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Old 21st January 2009, 05:15 PM   #1
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Default Question about Cathode bias in this Magnavox amp. . .

If you look at the output tubes , the cathode's are tied to the heater filament supply. I haven't seen this except on Magnavox amps. Every other schematic I look at has the cathode tied to ground via a resistor and possibly a capacitor (bypassing the resistor), but not to the heater filament supply.

Why is this ? Can I remove this link ? Seems as though it will just introduce more PS noise into the audio chain.

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......................Blake
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Old 21st January 2009, 05:45 PM   #2
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They're using the cathode voltage to bias the heater winding positive. This can reduce hum by turning off the parasitic diode that may exist between heater and cathode.

Power amps generally don't need much attention the heater circuit - grounding one side of the heater winding may be fine. A center-tap or hum pot MIGHT make a noticeable improvement, and positive bias might improve it further. A preamp might require these measures, or even DC heaters. An AC ground is required in all cases to avoid common-noise noise.
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Old 21st January 2009, 06:43 PM   #3
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So it is essentially used to reduce noise induced by the AC powering the heater filaments ?

You say it is typically used for preamps, less so in power amps. Strange that they would use it in the output tube section and not with the phase inverter/input tube, isn't it ?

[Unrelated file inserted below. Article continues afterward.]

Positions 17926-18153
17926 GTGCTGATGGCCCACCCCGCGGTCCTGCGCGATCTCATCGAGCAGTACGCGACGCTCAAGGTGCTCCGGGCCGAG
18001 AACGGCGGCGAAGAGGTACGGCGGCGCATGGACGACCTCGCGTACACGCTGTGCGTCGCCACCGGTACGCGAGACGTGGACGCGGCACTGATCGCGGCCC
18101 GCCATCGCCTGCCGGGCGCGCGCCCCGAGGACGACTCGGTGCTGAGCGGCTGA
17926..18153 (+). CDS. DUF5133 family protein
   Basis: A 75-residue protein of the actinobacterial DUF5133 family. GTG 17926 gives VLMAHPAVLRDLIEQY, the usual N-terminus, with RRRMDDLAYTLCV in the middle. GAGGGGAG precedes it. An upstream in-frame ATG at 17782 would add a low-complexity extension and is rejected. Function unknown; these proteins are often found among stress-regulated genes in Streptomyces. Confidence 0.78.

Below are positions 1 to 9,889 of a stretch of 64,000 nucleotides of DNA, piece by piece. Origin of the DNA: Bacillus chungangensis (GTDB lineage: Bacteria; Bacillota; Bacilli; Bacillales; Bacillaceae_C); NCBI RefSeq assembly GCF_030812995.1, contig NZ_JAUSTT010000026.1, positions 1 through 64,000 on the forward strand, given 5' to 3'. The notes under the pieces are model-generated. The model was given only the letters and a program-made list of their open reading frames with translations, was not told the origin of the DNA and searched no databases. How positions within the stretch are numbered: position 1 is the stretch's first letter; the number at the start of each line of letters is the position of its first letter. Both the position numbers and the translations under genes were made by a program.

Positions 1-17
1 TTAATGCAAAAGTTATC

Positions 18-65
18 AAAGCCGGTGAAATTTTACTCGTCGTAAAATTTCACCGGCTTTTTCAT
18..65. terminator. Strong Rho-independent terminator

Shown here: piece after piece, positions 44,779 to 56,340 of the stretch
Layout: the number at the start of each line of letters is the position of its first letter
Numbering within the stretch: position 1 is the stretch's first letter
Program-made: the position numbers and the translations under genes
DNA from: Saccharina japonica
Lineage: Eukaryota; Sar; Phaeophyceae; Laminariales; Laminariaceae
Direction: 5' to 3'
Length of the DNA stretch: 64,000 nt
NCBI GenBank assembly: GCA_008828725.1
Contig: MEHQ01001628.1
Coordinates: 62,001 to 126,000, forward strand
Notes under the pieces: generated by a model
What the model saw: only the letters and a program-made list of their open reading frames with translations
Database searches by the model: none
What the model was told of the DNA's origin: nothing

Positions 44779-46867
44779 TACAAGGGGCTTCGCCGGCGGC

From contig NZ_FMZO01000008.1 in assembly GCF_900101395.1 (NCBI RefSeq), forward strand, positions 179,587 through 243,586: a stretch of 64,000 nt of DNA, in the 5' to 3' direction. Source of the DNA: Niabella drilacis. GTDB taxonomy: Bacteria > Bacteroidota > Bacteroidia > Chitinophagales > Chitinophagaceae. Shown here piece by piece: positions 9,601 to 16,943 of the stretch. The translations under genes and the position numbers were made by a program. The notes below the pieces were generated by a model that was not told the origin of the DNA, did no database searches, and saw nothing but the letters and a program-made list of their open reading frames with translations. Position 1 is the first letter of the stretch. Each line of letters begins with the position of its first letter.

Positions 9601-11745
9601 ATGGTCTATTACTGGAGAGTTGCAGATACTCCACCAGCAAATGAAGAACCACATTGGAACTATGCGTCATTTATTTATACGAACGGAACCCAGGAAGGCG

I should be able to remove this without any harm , then ? Just check for any additional hum/low level AC voltage .

The linking of the heaters AC to the Cathode bias seems to be counter intuitive to what you are saying. I am not arguing with you, or trying to start trouble. It just seems that the connection of an AC source to the Cathode would introduce more of a problem than the introduction of a DC bias to the heaters would solve.

Should there be no AC component, due to it's "center feeding" by the two 100 ohm resistors ? I assume if that is the case, then it would be dependant on how well the 100 ohm resistors were matched, no ?

Thank you for your time..............................Blake
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Old 21st January 2009, 07:33 PM   #4
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No AC is being introduced at the output tube cathode (1 wire connection is not a complete circuit). The cathode voltage (~+16V to ground) is used a source of bias on the heater winding for the input tubes. A voltage divider from B+ is another way this is sometimes done. If the tuner / preamp is powered from this winding, it would reduce hum there too. If there is a hum pot, it may not have any audible affect on the power amp, but MIGHT help when there's a preamp connected.

On the other hand, some of these maggies have a separate winding for the tuner / preamp...
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